The operaís overture sets the performance off at a fizzing pace. Busch was clearly a deeply sympathetic Mozartian, and his reading is full of striking insights. Time and again a little detail of phrasing or dynamic is used to make us hear the music afresh. The London Symphony Orchestra, by another name, play magnificently. The recorded sound is remarkable, the only pity being that the voices are forward and much of the orchestral material, so carefully nurtured by the conductor, is covered by them.

As the Countess Aulikki Rautavaara sings beautifully, but some might think an element of the Countessís character is missing when the singer emphasises the sadness of her situation with little attempt to portray her determination and strength of character. This comes out particularly clearly in the two contrasting sections of her big aria Dove sono. Yet she does manage to bring out the lighter side of the character sometimes, and when the Countess forgives her philandering husband a final time (shortly before the end of the opera, CD2, track 13, 1í42"), the resignation in her voice is very touching indeed. By her singing she tells us how well she knows that, forgiven or not, he will never change. Roy Henderson as the Count is the only piece of miscasting in the set. His sings as if his interest in Susanna is more true love than carnal desire; indeed, he expresses himself much like the adolescent Cherubino does. There are some things he does marvellously well, though. The mixture of mystification and speculation in his voice when his wifeís dressing room door opens to reveal, not Cherubino, as he suspected, but Susanna, is quite masterly (CD1, track 16, 0í58"). But of the terrifying tyrant, the bully, the cold-hearted, deceitful predator, there is nothing, and this is a serious flaw. Willi Domgraf-Fassbänder (Brigitte Fassbänderís father) is a manly, capable Figaro who would hold his own against all but the most powerful Counts, and as Susanna, Audrey Mildmay, who was John Christieís wife, plays the role exceptionally well, even if she wasnít vocally the strongest member of the cast. Her murmur of admiration of Cherubino as she and the Countess dress him up (CD1, track 12, 1í57") is delicious. Cherubino is the Countessís page, a teenage boy coping as best he can with the tempestuous emotions flowing through him. Luise Helletsgruber communicates his character exceptionally well, but remains totally and stubbornly female. The other parts are all very well taken, with a special mention for Heddle Nash, marvellous in the tiny role of Don Basilio.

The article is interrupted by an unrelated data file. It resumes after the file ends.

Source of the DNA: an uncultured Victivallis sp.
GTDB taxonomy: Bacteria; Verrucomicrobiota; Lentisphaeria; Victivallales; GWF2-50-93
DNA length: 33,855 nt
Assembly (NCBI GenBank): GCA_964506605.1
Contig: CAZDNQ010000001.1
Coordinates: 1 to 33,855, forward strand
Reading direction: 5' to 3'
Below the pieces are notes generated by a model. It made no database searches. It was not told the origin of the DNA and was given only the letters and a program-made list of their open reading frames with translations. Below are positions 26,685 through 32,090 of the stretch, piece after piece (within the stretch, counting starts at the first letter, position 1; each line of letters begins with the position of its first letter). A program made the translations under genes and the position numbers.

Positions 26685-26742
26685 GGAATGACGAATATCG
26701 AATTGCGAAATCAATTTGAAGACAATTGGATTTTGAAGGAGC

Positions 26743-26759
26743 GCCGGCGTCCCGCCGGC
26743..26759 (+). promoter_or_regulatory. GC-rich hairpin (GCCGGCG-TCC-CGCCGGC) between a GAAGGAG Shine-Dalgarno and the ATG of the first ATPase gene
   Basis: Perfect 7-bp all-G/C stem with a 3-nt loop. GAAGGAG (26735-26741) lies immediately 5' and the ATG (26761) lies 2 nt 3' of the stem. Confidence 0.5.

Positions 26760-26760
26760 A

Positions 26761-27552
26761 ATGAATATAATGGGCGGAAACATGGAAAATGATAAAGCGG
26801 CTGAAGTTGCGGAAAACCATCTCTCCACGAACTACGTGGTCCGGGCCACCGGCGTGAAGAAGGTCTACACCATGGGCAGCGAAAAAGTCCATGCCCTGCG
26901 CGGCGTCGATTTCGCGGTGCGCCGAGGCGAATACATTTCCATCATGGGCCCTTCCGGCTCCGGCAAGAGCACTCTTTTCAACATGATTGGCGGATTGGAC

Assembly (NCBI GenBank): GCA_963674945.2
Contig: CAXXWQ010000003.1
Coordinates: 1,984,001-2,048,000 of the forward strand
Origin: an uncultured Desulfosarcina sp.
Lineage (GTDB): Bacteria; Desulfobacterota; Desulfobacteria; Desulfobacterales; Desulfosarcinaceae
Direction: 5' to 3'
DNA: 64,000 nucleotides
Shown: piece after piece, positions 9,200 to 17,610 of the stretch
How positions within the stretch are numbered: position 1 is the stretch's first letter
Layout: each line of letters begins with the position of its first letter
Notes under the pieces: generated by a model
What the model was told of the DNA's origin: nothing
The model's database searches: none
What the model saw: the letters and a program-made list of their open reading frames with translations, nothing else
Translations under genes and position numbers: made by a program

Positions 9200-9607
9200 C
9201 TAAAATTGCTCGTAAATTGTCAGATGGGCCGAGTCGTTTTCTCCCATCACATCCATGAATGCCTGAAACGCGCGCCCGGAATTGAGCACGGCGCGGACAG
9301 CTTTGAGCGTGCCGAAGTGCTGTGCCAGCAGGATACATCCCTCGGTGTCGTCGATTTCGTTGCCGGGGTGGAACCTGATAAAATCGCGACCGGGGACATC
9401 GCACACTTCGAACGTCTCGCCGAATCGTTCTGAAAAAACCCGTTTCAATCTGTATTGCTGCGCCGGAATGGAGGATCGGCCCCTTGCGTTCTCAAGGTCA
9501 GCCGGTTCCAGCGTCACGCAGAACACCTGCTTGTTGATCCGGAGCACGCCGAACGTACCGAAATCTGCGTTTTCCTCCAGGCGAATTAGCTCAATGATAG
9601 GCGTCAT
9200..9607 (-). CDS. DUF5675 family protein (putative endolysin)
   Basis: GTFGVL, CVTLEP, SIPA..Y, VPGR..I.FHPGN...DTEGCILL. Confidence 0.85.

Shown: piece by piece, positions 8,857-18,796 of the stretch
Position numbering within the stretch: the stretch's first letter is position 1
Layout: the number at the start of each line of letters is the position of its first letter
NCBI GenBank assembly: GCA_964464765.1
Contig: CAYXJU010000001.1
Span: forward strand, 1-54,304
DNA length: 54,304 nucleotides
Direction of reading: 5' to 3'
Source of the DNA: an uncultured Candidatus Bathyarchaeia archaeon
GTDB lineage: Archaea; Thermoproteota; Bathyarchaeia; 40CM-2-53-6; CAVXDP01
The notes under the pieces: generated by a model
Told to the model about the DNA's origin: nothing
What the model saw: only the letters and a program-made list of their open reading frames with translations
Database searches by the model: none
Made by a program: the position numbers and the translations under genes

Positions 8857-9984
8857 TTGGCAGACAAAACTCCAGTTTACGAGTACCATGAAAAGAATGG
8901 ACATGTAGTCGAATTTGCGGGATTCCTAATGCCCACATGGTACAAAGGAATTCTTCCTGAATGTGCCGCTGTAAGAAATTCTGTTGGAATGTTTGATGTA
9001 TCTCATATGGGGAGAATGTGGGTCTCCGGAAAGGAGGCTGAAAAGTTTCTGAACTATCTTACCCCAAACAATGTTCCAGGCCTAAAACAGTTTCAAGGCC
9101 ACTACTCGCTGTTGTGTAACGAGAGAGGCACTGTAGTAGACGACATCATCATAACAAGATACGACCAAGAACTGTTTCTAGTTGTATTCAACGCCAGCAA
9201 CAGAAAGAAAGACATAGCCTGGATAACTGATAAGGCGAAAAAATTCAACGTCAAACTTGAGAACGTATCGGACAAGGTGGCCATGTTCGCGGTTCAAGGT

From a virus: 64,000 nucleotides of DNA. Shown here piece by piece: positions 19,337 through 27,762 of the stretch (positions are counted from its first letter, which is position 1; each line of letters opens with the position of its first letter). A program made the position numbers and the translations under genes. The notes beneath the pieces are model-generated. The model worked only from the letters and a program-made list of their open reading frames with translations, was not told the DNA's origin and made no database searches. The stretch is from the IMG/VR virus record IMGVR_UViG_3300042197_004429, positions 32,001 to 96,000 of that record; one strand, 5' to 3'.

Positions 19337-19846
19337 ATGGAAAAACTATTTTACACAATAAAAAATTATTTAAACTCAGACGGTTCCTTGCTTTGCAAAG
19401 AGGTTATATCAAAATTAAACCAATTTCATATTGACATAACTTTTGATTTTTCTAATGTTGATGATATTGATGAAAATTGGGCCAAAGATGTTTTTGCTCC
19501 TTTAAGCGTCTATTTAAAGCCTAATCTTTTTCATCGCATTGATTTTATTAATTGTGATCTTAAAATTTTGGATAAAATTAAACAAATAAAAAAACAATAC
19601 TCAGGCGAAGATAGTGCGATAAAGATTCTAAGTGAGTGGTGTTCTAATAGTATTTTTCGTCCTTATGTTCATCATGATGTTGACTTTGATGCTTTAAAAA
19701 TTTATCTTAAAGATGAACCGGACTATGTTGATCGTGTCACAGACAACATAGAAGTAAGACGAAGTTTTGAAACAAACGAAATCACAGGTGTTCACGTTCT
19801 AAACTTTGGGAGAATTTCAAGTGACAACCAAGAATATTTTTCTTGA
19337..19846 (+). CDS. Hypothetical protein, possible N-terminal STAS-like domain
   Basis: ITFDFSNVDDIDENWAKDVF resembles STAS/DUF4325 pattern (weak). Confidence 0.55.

This is a detailed reading of Figaro which should be in every Mozart or opera loverís collection. Itís not the best place to start if you donít already know the work, firstly because without the recitatives the piece isnít there in its entirety in any case. There is an excellent synopsis (in English) but you really need the words to understand this work, if only for the ensemble numbers. I love Colin Davisís first recording on Philips, with Jessye Norman, at the beginning of her career, a wonderful Countess, and Clifford Grant giving quite simply the finest performance of Bartoloís "vengeance" aria Iíve ever heard.

Naxos find room at the end of the second disc for five historical recordings of Figaro arias. I listened to these blind, and found Conchita Supervia languid and urbane rather than impetuous in Cherubinoís two arias, with a fast vibrato and a tight, rather querulous tone. Lina Pagliughiís singing gave much more pleasure, simple and unaffected, the voice itself controlled and well suited to Susannaís character. And then Eleanor Steber as the Countess is quite simply a wonder. Words are inadequate to convey the sheer beauty of this voice, though the word exquisite represents a fair bash at describing her legato singing. The same word might be pressed into service for her high G shortly before the end of Porgi amor, though the same (and adjacent) notes at the end of Dove sono are perhaps a little hard. But this is great singing: stoical, noble, desperately sad. It would be ridiculous to say that itís worth buying the set for these two arias alone. All the sameÖ

William Hedley